Friday, 25 November 2016

Getting Started in the Shooting Sports - A brief guide for Australians

Have you ever driven past a shooting range and wondered what it would be like to try shooting for the first time?  Perhaps you have a friend or a work colleague that hunts or is a member of a shooting club and you'd like to give it a go.  This guide is for you, the prospective shooter.

The first thing to know is that you don't need a gun license to try shooting!

Some clubs cater for specific disciplines such as clay target, some might be rifle or handgun clubs but there are some clubs that cater for all three.

There are 3 main firearm types used in competitions and some competitions use all three!
  • Rifles
  • Shotguns
  • Handguns
You may not know which type of shooting you will enjoy the most, so try them all! A lot of clubs run 'come and try' days where they specifically focus on introducing new shooters to the sport. I have been involved in many of these days for both handgun and rifle.  Every person ends up walking away with a smile of their face.  Some people discover that they have a natural ability and quite often, the ladies end up shooting better scores than their partners.

Shooting is a fun, inclusive and safe sport for everyone!

Getting started is a lot easier if you already know someone who shoots. Ask them to take you along to the range so you can see just how safe and fun shooting can be.  If you don't know anyone, it's okay to go along as a visitor.

Now lets get you to a range.  The first step is to find a club that shoots the particular discipline you are interested in.  A quick Google will return results that are specific to clubs in your area.  If there is a contact number to ring, go ahead and give them a call. This allows the club to prepare ahead of time for you to try the sport.  If you know someone that is a shooter, ask them if they would be able to take you along.  Another good source of information regarding clubs can be found at your local gun shop.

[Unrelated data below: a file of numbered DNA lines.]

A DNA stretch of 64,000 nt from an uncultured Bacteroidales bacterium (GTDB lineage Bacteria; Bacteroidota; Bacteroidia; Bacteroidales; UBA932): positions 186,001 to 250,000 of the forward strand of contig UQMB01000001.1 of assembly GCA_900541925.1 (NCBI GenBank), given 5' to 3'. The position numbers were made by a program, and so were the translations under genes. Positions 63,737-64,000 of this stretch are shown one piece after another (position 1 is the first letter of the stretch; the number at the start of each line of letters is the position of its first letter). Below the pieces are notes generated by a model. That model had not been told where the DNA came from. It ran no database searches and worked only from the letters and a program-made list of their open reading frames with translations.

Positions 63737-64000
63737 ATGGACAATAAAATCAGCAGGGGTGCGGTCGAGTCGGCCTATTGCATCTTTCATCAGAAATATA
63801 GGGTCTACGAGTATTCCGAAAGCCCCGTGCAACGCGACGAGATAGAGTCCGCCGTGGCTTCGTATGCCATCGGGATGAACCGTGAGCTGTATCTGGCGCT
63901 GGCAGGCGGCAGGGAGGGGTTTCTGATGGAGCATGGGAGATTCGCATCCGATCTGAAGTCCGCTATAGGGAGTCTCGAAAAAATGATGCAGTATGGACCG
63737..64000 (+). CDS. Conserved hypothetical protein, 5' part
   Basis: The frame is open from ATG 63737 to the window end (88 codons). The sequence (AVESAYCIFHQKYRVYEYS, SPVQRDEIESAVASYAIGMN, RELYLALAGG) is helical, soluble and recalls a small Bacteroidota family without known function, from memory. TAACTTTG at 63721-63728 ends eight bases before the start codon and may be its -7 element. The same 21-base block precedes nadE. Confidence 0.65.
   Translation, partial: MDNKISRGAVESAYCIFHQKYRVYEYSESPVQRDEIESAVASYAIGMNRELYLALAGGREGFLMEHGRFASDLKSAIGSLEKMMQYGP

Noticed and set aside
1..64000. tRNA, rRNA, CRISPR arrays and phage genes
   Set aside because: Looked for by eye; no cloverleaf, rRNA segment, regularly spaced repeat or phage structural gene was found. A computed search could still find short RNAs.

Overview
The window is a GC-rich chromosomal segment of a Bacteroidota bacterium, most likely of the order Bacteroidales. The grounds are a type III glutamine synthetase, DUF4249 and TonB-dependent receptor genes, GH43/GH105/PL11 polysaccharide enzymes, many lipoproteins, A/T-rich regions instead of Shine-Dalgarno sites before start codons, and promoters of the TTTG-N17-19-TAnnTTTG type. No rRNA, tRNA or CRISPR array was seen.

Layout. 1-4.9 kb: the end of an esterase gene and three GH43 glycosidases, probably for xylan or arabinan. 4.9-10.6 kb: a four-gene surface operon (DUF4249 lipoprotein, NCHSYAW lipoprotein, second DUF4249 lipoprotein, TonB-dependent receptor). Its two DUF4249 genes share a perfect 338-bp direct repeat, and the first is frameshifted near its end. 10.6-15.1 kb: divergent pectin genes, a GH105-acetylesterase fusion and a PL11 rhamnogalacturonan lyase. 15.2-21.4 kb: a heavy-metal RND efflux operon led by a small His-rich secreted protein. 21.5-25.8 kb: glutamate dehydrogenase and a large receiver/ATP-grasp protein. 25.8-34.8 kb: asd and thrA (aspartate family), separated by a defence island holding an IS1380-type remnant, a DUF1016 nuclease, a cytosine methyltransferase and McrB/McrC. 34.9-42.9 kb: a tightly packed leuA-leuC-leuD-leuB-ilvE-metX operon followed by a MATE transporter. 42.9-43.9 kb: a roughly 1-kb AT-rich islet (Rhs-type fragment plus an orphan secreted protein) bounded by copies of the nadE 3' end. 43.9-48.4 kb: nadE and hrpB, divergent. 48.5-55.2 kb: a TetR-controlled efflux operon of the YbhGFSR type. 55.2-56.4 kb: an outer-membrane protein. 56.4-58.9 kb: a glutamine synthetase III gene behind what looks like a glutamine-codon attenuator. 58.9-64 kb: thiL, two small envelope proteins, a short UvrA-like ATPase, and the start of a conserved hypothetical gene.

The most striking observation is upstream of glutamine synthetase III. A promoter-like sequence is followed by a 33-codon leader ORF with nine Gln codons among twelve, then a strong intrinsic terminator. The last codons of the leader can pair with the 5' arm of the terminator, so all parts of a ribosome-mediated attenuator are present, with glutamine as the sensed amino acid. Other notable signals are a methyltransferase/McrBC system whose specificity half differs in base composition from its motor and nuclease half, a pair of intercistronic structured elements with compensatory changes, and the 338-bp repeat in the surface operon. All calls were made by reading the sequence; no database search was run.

Be sure to wear enclosed footwear, if possible, take hearing and eye protection, hat and sunscreen. For ladies wishing to try pistol shooting, be sure to wear a shirt that prevents a hot case from landing inside your top.  This can become a safety risk so it's best to avoid it.

See you at the range!

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Wednesday, 16 November 2016

Video: CBC Break Action Shotgun and 32-20

Im often asked how expensive it is to get into shooting so I thought I'd do a video on some inexpensive firearms that are suitable for hunting small to medium sized animals.  A 12g shotgun is perfect for hunting ducks in jurisdictions that allow it, as well as rabbits and foxes.  A small calibre centrefire rifle is going to cost more for ammunition than say a .22lr, but shot placement is a little less critical with a 32-20 on varmints such as foxes and feral cats.  As you can see in the video below, they are great guns for casual plinking and are quite cheap to shoot if you cast your own projectiles and reload.

Break action firearms have been available since the early 1800s and are still manufactured to this day. This trusted design refuses to die.

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